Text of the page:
Japanese daytime drama “Shiawase no jikan” (Tokai TV) or “Time of Happiness” in English, has become notorious for setting hearts a-racing and palms a-sweating with to its saucy depiction of extramarital liaisons. In this drama, both sexes find themselves, in someway or another, indulging in illicit flings, with most of the affairs getting, shall we say “messy,” fairly quickly.
As far as dramas go, adultery or some form of sexual depiction is a secure way to increase the viewing ratings, but what about the marital situation of the “real” Japanese housewives out there? A recent poll has the answers.
Japanese housewives were asked the following question:
“After making your marital vows, have you had sexual relations with anyone other than your husband?”
In response to which 14.8% replied “yes”, 85.2% “no.”
Dr Iwasaki, psychiatrist and director of the Iwasaki Mental Clinic, shed a little light on the possible reason why so few might reply “yes” to this question.
“For most housewives, having a fling is not an easy task: it would seem that most mothers are either busy meeting their female friends or finding an emotional release in a hobby or a new learning skill.”
In this connection, Dr Iwasaki also added some rather intriguing information about the mechanics of a fling:
“The actual amount of conversation or sex that goes on between husband and wife has no relation on whether or not the partner is likely to commit adultery.”
Of the 14.8% of housewives who confessed to having an affair, 60.8% admitted having liaisons with 2-5 partners, 36.5% said they had taken just one lover, and 2.5% admitted to having had affairs with an unbelievable 6-10 partners!
Mr Kameyama, an expert in marital relations, adds his own thoughts on the possible reason why, of the 14.8% who admitted to an affair, the numbers of partners they take should be so high:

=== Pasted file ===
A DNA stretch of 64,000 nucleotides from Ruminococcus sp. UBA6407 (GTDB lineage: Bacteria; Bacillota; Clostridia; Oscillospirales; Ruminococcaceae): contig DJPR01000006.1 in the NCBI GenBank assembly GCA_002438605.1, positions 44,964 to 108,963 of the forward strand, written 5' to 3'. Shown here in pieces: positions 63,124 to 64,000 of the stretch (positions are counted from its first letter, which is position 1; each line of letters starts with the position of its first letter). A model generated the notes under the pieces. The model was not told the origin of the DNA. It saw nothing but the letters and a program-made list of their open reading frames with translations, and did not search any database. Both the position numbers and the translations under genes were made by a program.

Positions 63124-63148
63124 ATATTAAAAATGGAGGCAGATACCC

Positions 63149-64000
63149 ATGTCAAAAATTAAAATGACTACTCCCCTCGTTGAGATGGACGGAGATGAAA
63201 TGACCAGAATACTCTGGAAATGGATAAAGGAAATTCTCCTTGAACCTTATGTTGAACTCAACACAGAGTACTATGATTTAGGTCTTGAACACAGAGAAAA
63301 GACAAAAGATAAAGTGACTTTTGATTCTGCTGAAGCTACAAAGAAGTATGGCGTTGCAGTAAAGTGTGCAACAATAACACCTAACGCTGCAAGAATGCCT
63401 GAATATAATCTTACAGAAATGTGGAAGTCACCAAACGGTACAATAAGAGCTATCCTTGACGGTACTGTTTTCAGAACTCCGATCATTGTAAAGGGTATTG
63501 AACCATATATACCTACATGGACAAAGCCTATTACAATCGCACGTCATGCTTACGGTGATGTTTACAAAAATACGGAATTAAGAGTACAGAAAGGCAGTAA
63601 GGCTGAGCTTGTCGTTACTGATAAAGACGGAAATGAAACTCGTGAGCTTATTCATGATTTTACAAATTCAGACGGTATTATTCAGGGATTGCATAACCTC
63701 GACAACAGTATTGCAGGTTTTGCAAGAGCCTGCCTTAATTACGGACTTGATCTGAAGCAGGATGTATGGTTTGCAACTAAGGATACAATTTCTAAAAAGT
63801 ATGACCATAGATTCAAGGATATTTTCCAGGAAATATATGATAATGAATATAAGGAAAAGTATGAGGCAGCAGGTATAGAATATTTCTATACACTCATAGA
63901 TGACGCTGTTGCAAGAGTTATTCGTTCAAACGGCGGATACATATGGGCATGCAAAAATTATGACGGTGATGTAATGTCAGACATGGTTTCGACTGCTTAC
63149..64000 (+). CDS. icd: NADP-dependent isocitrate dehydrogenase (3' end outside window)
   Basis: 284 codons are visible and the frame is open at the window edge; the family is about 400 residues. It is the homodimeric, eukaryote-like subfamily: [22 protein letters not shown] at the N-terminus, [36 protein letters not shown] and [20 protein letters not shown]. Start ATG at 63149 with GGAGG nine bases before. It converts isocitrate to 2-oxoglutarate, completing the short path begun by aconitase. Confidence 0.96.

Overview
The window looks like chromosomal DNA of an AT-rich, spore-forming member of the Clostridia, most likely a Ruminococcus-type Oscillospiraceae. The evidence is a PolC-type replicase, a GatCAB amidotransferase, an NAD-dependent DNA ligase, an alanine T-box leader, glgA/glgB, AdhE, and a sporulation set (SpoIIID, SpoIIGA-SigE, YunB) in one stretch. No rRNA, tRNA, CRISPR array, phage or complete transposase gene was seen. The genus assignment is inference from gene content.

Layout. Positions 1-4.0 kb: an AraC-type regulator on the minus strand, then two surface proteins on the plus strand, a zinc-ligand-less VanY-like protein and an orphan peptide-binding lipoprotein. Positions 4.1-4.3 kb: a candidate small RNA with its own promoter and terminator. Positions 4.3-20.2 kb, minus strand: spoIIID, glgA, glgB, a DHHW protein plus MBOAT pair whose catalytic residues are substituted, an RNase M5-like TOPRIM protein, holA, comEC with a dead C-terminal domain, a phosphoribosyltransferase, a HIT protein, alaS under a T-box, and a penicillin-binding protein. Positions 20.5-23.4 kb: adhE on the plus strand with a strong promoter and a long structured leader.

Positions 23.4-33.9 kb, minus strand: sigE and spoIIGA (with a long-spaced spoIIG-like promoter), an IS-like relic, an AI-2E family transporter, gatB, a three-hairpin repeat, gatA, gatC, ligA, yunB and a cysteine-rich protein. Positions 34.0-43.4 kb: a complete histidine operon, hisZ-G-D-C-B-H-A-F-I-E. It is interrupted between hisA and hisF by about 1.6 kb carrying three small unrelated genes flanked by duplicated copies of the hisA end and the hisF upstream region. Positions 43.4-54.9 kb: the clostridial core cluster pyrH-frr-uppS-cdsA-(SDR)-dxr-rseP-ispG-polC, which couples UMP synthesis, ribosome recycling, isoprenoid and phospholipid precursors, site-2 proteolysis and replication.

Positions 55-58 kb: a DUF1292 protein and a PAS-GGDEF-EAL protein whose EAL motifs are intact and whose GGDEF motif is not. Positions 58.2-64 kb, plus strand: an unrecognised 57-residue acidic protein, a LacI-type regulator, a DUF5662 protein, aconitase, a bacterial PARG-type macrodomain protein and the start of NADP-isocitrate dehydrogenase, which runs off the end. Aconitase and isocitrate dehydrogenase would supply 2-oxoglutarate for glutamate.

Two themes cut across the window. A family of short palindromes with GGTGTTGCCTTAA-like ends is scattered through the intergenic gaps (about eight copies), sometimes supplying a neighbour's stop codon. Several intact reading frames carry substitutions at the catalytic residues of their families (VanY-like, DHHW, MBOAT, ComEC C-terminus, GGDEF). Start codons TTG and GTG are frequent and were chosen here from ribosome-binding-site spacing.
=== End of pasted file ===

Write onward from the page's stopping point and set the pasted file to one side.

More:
“Admittedly, 2-5 partners is quite a lot but perhaps one of the biggest factors underlying all of this is that once someone has committed adultery, the psychological hurdle to commit the same act again drops significantly. What makes the situation worse is the deliberate replacement of “adultery” with lighter phrases like “extra-marital love” (“kongai-renai” in Japanese). This serves to diffuse feelings of guilt, something which appears to be in vogue at the present time.”
Members of the public who had engaged in affairs were quizzed as to how long their extramarital activities lasted. A staggering 48.6% answered “three years or more”, 20.3% claimed “less than a year and a half”, while 10.8% admitted to being adulterous for less than one month. Finally, 6.8% of the public said that their affair had lasted 6-12 months.
“When both of the parties indulging in a fling happen to be existing married couples, the presence of the family and children becomes a very delicate issue. On one hand you have these very real sexual desires, but the burden of potentially destroying the family is undoubtedly devastating. Consequentially this type of fling is perhaps the longest lasting type; no one wants to hurt the other party so the fling gets dragged out. What’s more, the widespread use of mobile phones has made it easy to get in contact with others, and creates an environment that makes flings easier to pull off,” comments Kameyama.
Regardless of all this talk of infidelity, what shouldn’t be overlooked here is that an overwhelming majority of Japanese women remain loyal to their marital partner which in itself has got to be worthy of some praise!
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